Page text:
A case of mild traumatic brain injury is an occurrence of injury to the head resulting from blunt trauma or acceleration or deceleration forces with one or more of the following conditions attributable to the head injury during the surveillance period:

  • Any period of observed or self-reported transient confusion, disorientation, or impaired consciousness
  • Any period of observed or self-reported dysfunction of memory (amnesia) around the time of injury
  • Observed signs of other neurological or neuropsychological dysfunction, such as:
    • Seizures acutely following head injury
    • Among infants and very young children: irritability, lethargy, or vomiting following head injury
  • Any period of observed or self-reported loss of consciousness lasting 30 minutes or less
  • Symptoms among older children and adults such as headache, dizziness, irritability, fatigue, or poor concentration, when identified soon after injury, can be used to support the diagnosis of mild TBI, but cannot be used to make the diagnosis in the absence of loss of consciousness or altered consciousness. Further research may provide additional guidance in this area

The definition focuses on the actual injury or symptoms, not the possible consequences. For many people, there are challenges in getting an accurate diagnosis and treatment, especially when there is no documented or observed loss of consciousness. There does not need to be a loss of consciousness for a brain injury to occur.

What happens in a mild brain injury?

The brain is soft and jello-like in consistency. It is composed of millions of fine nerve fibers, and “floats” in cerebral-spinal fluid within the hard, bony skull. When the head is struck suddenly, strikes a stationary object, or is shaken violently, the mechanical force of this motion is transmitted to the brain.

It is important to understand that a concussion is a physical injury to the brain that causes a disruption of normal functioning just like any other physical injury disrupts your normal functioning. For example, some ankle injuries (i.e., sprains and fractures) are more disruptive than others, just as some brain injuries are more disruptive than others. The better we understand any injury, the better our chances are for a speedier and healthier recovery.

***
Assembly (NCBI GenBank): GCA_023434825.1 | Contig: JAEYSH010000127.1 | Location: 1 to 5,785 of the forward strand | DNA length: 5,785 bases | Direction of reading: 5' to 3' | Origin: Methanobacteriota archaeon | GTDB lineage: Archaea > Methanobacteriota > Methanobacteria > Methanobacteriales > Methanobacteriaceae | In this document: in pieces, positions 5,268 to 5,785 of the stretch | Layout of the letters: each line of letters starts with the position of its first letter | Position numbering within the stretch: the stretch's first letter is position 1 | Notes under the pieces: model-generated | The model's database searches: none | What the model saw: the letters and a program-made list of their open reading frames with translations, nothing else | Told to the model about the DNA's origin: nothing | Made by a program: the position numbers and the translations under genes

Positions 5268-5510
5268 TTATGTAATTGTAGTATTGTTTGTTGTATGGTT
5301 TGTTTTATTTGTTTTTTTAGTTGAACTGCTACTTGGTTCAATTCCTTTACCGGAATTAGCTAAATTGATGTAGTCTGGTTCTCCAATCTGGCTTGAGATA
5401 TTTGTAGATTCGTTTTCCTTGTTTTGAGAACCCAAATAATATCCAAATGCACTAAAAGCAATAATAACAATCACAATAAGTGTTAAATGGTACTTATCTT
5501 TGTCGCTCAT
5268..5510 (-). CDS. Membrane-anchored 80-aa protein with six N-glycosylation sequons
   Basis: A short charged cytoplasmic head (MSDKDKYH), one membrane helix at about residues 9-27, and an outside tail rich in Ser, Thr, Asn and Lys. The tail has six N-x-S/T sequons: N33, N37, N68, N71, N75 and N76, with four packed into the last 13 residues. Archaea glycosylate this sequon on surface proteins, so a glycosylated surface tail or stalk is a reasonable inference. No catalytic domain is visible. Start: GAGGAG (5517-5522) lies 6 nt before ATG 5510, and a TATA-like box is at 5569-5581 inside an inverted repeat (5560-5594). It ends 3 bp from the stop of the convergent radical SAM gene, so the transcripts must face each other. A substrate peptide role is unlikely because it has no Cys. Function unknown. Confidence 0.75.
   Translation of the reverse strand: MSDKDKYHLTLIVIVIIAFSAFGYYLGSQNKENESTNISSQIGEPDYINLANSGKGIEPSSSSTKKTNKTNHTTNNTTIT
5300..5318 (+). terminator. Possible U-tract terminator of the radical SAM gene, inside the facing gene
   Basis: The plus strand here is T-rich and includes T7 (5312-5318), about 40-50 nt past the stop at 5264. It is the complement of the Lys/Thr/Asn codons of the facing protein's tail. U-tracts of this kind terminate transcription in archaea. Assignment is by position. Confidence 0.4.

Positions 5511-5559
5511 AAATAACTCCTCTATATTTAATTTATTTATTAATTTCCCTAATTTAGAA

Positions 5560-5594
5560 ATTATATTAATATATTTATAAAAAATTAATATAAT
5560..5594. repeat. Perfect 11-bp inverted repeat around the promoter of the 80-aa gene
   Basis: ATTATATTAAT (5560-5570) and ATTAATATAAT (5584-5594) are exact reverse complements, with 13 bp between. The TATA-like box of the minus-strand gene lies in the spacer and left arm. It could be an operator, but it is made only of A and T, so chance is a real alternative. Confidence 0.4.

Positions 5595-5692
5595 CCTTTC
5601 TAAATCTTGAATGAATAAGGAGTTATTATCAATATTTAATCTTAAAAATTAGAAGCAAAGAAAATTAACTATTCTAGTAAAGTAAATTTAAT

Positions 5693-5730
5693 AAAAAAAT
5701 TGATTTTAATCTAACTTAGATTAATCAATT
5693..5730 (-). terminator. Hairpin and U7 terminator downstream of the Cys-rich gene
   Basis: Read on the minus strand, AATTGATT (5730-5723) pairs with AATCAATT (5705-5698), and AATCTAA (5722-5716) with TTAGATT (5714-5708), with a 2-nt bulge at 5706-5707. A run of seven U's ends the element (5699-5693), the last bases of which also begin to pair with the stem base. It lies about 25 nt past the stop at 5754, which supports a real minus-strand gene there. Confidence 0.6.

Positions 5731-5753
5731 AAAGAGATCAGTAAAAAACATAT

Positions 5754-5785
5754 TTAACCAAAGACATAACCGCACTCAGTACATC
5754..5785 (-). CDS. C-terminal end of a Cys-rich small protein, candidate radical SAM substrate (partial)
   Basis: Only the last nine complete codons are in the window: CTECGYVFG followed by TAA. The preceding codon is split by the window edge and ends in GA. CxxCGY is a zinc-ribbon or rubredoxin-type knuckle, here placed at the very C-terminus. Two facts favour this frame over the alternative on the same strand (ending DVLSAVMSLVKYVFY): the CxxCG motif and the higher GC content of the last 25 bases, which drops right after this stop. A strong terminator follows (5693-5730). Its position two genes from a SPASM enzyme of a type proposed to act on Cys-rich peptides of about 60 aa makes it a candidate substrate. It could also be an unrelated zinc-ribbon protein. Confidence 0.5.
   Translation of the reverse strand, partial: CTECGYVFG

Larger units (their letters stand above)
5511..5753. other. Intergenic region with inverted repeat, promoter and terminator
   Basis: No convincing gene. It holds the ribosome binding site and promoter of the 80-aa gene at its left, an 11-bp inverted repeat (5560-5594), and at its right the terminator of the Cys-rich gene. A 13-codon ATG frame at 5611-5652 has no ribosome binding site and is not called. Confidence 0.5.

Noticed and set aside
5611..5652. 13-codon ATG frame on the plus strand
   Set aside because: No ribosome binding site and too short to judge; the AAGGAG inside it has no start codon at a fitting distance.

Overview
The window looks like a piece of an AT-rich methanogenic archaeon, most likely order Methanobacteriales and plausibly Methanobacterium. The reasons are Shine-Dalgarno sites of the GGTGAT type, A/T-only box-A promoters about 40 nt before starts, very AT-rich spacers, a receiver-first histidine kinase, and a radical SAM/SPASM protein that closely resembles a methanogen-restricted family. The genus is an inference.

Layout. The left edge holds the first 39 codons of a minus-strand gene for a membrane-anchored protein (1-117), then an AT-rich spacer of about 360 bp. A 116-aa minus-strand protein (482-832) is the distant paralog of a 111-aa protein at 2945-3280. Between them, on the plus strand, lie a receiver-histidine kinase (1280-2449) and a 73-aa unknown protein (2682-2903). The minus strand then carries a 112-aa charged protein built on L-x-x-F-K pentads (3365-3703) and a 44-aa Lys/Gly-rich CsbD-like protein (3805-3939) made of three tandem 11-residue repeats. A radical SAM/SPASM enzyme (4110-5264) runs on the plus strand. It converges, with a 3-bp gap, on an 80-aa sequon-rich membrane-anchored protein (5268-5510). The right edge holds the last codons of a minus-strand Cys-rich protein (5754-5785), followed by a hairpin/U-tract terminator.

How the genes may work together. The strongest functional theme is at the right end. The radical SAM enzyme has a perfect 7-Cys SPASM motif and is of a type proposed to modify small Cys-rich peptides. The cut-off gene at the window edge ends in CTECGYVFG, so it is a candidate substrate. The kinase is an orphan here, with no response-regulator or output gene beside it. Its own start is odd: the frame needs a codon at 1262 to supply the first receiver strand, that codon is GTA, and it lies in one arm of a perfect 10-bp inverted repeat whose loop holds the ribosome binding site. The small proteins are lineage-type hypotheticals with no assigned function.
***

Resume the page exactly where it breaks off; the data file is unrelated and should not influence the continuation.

It is important to remember that a concussion or other brain injury may not involve a loss of consciousness. There are many different ways a brain injury can present itself. If you or someone you love has experienced a brain injury it is important to have that injury diagnosed as soon as possible.


Brain Injuries can be diagnosed using several methods. These include CT Scans, MRI and Neuropsychological Testing. Because the brain is such a complex structure, a brain injury may not show up on even the most sensitive specialized diagnostic testing. There are also specialized MRI scans that cannot be performed at every hospital. Just because a CT Scan or an MRI does not show injury to the brain, does not mean a person has not suffered a brain injury. It just means that the things which a CT Scan or MRI looks for as clues did not appear.

If you or someone you love has sustained a brain injury and requires legal advice, call the Louisville Brain Injury Attorneys of Murphy & Associates PLC at 502-473-6464 today.